That's what's missing here--the actual trauma.

Saturday, October 06, 2018

Salt Stream



Kavanaugh salts the earth. Claire Khaw, Ecce Lux and Jonathan Pohl join.

Subscribe to my channel for semi-regular livestreams at around 12:30 in the afternoon, Pacific Time, all week.

Thursday, October 04, 2018

Conquest and Consequence

It is hard to believe that it was the ancestor of those stolid and downtrodden Indians who one sees today, peddling their rude wares in the marketplace of Cuzco. It is their old imperial town, but there is scarcely one among them above the rank of a laborer; and during the last three centuries few indeed have emerged from the abject condition to which the Conquest reduced them.
The sudden fall of an entire race is an event so rare in history that one seeks for explanations. It may be that not only the royal Inca family, but nearly the whole ruling class was destroyed in war, leaving only the peasants who had already been serfs under their native sovereigns. But one is disposed to believe that the tremendous catastrophe which befell them in the destruction at once of their dynasty, their empire, and their religion by fierce conquerors, incomparably superior in energy and knowledge, completely broke not only the spirit of the nation, but the self respect of the individuals who composed it.  
--South America, James Bryce

It all sounds so familiar, except the part about the conquerors' superior intelligence and energy, but that just adds to our present humiliation--deemed inferior to foreigners morally, by virtue of their material inferiority.

Wednesday, October 03, 2018

Pozland Dispatch

Protests follow closely upon police shootings in Portland.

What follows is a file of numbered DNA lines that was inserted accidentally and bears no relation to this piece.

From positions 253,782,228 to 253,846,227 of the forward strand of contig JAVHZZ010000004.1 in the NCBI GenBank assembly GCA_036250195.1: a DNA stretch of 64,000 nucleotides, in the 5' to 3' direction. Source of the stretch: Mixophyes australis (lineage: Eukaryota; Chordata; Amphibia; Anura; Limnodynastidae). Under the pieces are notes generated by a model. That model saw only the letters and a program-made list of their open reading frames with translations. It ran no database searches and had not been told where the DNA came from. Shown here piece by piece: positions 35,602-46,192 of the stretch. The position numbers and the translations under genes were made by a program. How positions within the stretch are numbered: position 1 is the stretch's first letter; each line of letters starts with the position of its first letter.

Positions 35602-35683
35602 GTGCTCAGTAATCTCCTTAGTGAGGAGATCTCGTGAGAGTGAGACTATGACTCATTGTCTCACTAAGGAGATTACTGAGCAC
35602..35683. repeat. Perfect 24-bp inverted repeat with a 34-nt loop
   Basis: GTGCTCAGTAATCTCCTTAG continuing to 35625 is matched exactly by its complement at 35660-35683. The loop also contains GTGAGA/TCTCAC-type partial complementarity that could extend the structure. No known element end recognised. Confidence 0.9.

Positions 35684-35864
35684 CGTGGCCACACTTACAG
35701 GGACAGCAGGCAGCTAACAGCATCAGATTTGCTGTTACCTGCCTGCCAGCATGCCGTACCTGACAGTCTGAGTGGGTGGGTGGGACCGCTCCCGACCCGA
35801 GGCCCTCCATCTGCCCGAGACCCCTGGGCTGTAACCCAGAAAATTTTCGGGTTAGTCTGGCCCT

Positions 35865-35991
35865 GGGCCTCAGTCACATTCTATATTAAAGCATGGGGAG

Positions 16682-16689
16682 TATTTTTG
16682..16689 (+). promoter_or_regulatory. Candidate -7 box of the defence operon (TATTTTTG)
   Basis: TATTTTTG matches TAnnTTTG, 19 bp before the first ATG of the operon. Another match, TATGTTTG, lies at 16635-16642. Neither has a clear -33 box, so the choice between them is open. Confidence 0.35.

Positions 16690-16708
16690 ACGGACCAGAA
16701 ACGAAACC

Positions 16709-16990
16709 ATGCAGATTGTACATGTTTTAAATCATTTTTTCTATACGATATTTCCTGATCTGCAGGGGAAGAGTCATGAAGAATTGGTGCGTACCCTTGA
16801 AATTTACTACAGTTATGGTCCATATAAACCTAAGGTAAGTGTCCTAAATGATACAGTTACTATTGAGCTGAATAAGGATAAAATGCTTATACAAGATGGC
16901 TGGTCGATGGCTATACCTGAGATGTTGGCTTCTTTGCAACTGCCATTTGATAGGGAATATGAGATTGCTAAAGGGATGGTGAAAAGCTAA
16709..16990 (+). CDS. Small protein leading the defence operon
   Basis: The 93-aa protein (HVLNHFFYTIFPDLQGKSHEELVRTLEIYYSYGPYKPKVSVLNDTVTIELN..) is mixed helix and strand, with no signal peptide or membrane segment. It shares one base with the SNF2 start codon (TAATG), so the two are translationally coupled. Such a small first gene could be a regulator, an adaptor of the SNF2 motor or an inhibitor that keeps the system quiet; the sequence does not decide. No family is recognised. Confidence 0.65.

Demonstrators blocked a section of a downtown Portland street for hours Monday where a 27-year-old man was fatally shot by police, calling for answers on why officers killed him.
About 150 people gathered near Southwest 4th Avenue and Harvey Milk Street for a vigil in memory of Patrick Kimmons. Yellow caution tape that ran from a public parking lot to a strip club blocked the street from traffic. A memorial with signs, pictures of Kimmons and candles lined the sidewalk just outside the parking lot.
Newly renamed Harvey Milk Street is christened with diversity. Kimmons is the third police shooting fatality in Portland this year.

John Elfritz was  white guy having a psychotic episode and armed with a knife when police shot and killed him inside a homeless shelter. Controversy followed.
In 2012 Eric Holder's Justice Department sued the city of Portland for excessive use of force against mentally ill suspects. The city eagerly settled, instituting rules on police engagement with the mentally ill.

Sarah Michell Brown was a burglary suspect wounded in an exchange of gunfire with police, and one bad-assed Becky apparently, but as such of no interest. Tearfully recounting high school pranks before Congress is heroic, squaring off against armed men, meh...

Those are the only other two listed on the Portland Police Bureau's site. Portland State University police shot and killed a black man after his legally concealed gun fell onto the sidewalk in the middle of a melee. PSU cops have only been armed since 2014 and a permanent campaign to disarm them is enlivened.

A grand jury declined to indict the officers. The recent shooting appears to be gang-related